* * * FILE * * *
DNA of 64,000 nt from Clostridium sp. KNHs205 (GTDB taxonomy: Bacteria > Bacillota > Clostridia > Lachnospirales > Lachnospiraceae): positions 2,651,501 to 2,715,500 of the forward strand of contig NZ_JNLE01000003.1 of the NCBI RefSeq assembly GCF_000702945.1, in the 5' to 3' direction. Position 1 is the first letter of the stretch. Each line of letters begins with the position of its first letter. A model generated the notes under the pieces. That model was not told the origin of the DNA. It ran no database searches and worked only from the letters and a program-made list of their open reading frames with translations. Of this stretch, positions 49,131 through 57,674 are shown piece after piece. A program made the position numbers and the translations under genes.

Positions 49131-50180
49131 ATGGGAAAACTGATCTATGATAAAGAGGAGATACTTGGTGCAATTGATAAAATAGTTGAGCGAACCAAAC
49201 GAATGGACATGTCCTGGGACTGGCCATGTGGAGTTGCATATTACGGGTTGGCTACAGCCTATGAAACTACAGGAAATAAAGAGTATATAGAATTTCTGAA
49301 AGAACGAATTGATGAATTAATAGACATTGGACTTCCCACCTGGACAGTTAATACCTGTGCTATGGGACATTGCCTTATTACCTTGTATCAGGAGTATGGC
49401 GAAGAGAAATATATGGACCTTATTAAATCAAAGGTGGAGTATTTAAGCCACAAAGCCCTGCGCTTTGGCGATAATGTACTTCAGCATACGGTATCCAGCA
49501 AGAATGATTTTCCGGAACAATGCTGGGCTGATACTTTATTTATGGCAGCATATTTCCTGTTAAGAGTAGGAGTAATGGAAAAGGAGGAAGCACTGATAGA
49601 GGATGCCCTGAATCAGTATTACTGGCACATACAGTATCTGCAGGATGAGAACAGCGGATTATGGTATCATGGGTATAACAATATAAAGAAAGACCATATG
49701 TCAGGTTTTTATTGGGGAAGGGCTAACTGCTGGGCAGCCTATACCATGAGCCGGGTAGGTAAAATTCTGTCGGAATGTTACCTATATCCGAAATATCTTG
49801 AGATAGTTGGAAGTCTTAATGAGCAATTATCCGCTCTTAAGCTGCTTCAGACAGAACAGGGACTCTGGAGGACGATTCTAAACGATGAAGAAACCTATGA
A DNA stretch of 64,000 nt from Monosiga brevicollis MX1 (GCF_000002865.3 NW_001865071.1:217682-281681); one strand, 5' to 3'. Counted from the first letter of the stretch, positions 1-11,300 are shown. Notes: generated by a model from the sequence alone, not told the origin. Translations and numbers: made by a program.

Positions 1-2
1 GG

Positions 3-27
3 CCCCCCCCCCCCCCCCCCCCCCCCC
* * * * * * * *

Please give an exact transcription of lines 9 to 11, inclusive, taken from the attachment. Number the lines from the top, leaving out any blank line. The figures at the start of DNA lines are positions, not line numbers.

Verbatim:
49701 TCAGGTTTTTATTGGGGAAGGGCTAACTGCTGGGCAGCCTATACCATGAGCCGGGTAGGTAAAATTCTGTCGGAATGTTACCTATATCCGAAATATCTTG
49801 AGATAGTTGGAAGTCTTAATGAGCAATTATCCGCTCTTAAGCTGCTTCAGACAGAACAGGGACTCTGGAGGACGATTCTAAACGATGAAGAAACCTATGA
A DNA stretch of 64,000 nt from Monosiga brevicollis MX1 (GCF_000002865.3 NW_001865071.1:217682-281681); one strand, 5' to 3'. Counted from the first letter of the stretch, positions 1-11,300 are shown. Notes: generated by a model from the sequence alone, not told the origin. Translations and numbers: made by a program.